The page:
Nearly 100 members of the New Jersey Society of Certified Public Accountants traveled to high schools statewide last month with the goal of increasing awareness and enthusiasm for a career as a CPA.
For the past 10 years, about 100 members of the New Jersey Society of Certified Public Accountants have visited high schools across the state to discuss the career opportunities that are available to students who study accounting. This year was no exception: 93 members traveled throughout the state in November, speaking to some 4,000 students about accounting as part of NJCPA’s Pay It Forward campaign.
The Pay It Forward program “was developed at a time when enrollment in accounting majors had declined,” NJCPA Membership and Engagement Director Carolyn Hook told Associations Now. Even though enrollment in accounting programs has since increased, the program continues and now includes a scholarship component. In 2015, the NJCPA Scholarship Fund awarded $568,500 to 105 high school and college students to support their accounting studies.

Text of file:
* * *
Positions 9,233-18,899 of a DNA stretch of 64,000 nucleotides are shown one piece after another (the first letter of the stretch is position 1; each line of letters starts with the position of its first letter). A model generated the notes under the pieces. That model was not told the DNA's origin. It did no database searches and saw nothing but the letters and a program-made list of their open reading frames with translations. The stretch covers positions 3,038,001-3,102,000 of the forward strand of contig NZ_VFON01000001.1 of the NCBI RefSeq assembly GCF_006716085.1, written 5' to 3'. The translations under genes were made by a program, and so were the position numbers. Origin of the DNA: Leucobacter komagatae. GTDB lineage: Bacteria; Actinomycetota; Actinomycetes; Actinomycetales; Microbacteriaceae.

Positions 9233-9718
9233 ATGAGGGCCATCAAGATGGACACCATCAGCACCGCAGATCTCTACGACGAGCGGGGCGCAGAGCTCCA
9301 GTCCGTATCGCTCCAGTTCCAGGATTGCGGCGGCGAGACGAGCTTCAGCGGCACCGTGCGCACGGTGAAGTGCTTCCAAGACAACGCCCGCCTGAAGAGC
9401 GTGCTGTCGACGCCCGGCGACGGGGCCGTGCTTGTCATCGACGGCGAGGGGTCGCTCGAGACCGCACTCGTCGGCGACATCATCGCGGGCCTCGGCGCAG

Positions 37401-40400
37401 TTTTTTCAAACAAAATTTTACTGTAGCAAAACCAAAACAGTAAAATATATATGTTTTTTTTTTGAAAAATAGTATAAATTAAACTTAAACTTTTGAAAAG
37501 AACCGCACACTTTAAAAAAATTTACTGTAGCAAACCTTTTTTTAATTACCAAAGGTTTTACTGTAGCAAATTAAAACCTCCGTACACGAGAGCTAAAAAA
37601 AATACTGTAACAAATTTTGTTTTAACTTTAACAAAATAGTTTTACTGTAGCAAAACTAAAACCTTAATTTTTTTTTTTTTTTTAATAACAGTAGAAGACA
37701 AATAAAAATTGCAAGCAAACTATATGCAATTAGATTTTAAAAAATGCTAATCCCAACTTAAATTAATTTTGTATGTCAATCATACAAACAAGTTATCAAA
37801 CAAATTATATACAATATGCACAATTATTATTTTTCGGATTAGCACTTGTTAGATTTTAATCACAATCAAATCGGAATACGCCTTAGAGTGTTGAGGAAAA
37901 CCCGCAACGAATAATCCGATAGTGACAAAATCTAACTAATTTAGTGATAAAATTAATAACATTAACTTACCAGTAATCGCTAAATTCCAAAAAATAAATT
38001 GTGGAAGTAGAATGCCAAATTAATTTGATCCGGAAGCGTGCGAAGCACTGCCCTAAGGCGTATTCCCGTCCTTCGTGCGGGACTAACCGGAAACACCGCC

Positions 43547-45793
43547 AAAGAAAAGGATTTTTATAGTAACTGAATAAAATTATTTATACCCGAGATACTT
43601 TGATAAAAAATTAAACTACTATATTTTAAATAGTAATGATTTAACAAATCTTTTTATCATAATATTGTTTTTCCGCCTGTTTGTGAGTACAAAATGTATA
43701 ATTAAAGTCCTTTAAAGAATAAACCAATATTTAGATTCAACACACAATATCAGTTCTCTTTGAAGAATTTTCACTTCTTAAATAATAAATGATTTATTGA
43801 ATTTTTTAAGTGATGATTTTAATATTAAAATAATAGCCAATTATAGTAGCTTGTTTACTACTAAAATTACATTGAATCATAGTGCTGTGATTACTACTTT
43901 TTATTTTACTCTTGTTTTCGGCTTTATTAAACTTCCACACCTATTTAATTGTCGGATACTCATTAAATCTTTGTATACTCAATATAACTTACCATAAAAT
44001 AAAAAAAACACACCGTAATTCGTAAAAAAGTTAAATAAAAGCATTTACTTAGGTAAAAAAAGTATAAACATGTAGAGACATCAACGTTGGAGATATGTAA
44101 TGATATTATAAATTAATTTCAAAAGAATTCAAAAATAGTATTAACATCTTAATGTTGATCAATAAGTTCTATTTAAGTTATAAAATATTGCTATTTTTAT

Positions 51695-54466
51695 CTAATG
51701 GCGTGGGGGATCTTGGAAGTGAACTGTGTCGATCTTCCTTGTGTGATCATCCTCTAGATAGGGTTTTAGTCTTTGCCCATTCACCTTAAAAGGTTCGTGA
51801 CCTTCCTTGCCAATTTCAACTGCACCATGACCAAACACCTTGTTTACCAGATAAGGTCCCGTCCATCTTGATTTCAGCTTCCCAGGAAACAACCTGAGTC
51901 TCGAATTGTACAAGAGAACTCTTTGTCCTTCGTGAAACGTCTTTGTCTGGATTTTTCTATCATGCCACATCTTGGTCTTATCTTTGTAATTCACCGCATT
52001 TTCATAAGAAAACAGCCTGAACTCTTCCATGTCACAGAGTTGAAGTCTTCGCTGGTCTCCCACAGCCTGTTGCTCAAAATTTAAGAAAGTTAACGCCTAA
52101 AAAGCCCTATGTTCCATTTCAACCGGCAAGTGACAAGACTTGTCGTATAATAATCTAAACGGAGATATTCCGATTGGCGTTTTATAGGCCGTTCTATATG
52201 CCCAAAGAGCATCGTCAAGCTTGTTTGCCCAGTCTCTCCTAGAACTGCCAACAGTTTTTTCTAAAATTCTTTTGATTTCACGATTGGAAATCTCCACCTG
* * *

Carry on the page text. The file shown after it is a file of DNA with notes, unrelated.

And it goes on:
NJCPA wanted to accomplish a couple of things through the program, according to Communications Manager Dave Plaskow. One was to plant a seed in the minds of high school students about what kind of career they may be interested in, and another was to clear up misconceptions about the accounting profession. “Ask a kid what an accountant does, and they’ll tell you it is boring, mundane work,” Plaskow said. Instead, NJCPA wants to show students the cool things accountants do, whether that’s working for sports teams or for the FBI tracking terrorist funds.
Members who participate can choose to present at a high school in the town they live in or travel back to their alma mater. Even though every presentation includes a NJCPA-produced video, Hook said members are asked to personalize their talks by sharing their story and why they enjoy being a CPA. In addition, they show students that accountants are needed in every industry and every company—whether food, fashion, or pretty much any other interest they may have.
NJCPA member Daniel Barbera said he participated in the program because it’s his way of giving back to students. “If I can find one student that falls in love with the accounting profession that otherwise wouldn’t have, then I feel I did my Pay It Forward duty,” Barbera said.
Pay It Forward may have been designed to increase interest in studying accounting, but the program doesn’t end once a student declares an accounting major. “We try to be there to help them progress in college, study and pass the CPA exam, get situated at an employer, and to advance their skills,” Plaskow said. “We take them from high school to retirement.”